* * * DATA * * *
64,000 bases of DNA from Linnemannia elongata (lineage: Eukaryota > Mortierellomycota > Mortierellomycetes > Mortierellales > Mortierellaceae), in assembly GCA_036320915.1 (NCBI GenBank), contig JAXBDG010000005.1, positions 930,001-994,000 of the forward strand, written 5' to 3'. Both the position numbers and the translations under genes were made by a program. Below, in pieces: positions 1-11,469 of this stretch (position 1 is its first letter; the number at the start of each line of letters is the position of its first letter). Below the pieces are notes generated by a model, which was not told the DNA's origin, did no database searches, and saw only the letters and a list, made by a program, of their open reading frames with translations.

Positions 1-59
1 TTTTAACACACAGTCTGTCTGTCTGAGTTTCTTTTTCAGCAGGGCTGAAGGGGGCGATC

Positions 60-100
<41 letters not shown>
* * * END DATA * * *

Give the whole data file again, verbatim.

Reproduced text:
64,000 bases of DNA from Linnemannia elongata (lineage: Eukaryota > Mortierellomycota > Mortierellomycetes > Mortierellales > Mortierellaceae), in assembly GCA_036320915.1 (NCBI GenBank), contig JAXBDG010000005.1, positions 930,001-994,000 of the forward strand, written 5' to 3'. Both the position numbers and the translations under genes were made by a program. Below, in pieces: positions 1-11,469 of this stretch (position 1 is its first letter; the number at the start of each line of letters is the position of its first letter). Below the pieces are notes generated by a model, which was not told the DNA's origin, did no database searches, and saw only the letters and a list, made by a program, of their open reading frames with translations.

Positions 1-59
1 TTTTAACACACAGTCTGTCTGTCTGAGTTTCTTTTTCAGCAGGGCTGAAGGGGGCGATC

Positions 60-100
<41 letters not shown>